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APD: sites link wrong student to alleged rape
The Athens Police Department confirmed Monday that Ohio University student Rachel Cassidy is not the woman in the alleged rape that took place Uptown during Homecoming Weekend.
Cassidy, a sophomore studying journalism who was falsely linked to the incident by website forums, filed a complaint citing “telecommunications harassment” with APD at 3:16 p.m. Monday.
Police then closed the case immediately, citing jurisdictional issues.
The narrative in a police report states that Cassidy notified APD that she was misidentified as the victim of an alleged sexual assault that occurred in front of Chase Bank, 2 S. Court St., on Oct. 12.
The department, for the first time, was able to confirm that Cassidy is not the woman involved with the rape complaint because that information is no longer pertaining to an ongoing investigation now that Cassidy’s complaint has been closed.
OU Dean of Students Jenny Hall-Jones told The Post on Saturday that Cassidy is “100 percent” not the student involved.
Also on Monday, Athens County Prosecutor Keller Blackburn met with APD officials to discuss and review the evidence from the alleged rape.
“We had a productive meeting and the investigation continues,” Blackburn said in an email.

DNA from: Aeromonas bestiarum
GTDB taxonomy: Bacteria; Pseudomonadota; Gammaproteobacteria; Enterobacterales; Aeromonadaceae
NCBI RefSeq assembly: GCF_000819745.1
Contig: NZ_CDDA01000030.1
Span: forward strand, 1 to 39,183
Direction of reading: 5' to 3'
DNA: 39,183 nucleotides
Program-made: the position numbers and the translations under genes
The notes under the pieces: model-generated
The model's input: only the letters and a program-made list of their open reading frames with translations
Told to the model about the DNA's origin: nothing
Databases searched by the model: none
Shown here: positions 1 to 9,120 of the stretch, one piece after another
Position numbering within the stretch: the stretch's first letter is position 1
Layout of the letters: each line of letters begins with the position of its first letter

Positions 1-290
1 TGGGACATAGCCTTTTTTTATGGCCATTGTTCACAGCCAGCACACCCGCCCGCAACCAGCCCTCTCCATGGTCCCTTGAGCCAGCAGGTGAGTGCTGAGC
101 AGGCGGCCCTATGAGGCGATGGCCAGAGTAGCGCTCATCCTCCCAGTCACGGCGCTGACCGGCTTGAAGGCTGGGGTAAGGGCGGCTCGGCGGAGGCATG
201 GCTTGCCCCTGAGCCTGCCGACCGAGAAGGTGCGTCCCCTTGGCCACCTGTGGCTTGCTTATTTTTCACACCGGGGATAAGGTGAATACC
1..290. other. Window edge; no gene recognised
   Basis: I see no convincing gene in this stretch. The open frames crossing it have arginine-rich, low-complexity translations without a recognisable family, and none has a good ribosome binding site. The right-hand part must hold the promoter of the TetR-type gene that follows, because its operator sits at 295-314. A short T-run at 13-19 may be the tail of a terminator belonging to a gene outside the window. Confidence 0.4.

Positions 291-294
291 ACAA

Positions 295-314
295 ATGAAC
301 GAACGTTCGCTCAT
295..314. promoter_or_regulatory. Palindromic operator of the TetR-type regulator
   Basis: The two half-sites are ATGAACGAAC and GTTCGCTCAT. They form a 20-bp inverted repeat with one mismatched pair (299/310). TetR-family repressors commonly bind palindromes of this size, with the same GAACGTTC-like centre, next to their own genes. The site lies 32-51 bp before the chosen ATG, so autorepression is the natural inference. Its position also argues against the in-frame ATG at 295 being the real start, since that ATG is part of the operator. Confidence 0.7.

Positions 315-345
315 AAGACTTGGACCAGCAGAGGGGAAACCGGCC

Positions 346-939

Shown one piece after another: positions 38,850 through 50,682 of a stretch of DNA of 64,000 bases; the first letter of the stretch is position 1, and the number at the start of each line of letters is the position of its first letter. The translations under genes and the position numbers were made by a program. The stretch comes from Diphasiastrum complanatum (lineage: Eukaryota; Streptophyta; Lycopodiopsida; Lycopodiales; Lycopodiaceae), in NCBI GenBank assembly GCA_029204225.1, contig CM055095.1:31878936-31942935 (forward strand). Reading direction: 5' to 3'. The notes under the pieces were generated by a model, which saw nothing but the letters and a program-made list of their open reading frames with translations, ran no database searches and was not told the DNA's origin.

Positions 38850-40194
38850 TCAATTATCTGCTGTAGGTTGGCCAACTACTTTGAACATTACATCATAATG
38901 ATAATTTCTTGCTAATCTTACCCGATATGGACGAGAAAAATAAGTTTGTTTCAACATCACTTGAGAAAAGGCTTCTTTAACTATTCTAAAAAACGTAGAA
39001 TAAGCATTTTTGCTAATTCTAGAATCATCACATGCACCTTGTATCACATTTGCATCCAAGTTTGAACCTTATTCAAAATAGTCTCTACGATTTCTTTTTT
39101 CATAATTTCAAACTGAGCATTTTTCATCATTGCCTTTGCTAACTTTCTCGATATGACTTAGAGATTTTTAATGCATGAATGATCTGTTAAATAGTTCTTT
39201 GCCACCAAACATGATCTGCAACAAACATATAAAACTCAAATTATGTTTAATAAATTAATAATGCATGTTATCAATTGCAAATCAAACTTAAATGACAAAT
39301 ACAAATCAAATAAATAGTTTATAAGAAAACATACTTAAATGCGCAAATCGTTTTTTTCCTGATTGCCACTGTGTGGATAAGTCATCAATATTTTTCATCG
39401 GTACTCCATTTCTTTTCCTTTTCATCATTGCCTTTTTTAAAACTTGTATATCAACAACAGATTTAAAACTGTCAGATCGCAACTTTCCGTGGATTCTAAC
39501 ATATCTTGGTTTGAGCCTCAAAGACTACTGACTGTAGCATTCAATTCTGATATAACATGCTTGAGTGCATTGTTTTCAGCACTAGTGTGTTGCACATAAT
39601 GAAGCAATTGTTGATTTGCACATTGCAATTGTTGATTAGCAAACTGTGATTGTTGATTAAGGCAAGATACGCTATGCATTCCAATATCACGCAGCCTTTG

He declined to comment on whether it’s been determined if the case will be brought before a grand jury, whether he felt the evidence was sufficient to proceed with charges or if there is a timetable for the case.
However, this is standard procedure for a case such as this, said Robert Toy, former Athens County Prosecutor and current local defense attorney.
Everything from what they ate for breakfast on Friday morning to who they were texting following the incident could be evidence Blackburn is seeking, Toy said.
“Until I had all of that information, I wouldn’t be satisfied with it,” Toy said. “That’s how things get done. You want to find out everything.”
He added that both the man and the woman could be at risk for charges.
“The standard is: Are you able to give consent?” Toy said. “Certainly one beer is not going to be a situation where you wouldn’t be able to consent to some type of social interaction. The line is going to be drawn by a jury.”
He added, if indeed someone is so intoxicated that they’re incapacitated and someone has sex with them, it’s an obvious rape.
“But, if two people meet in the bar, and they both have one alcoholic beverage, and they’re attracted to each other and they both go home and have sex, and then they walk away and they’re happy and they text and talk on the phone about meeting, that would indicate that there was some consent,” Toy said.
Toy has frequently dealt with cases similar to this in the past.
“At least twice a year, I get a person, usually a young man, who gets accused of rape,” Toy said. “Quite frankly, a lot of those are false, and I’ve dealt with those situations before in a jury trial.”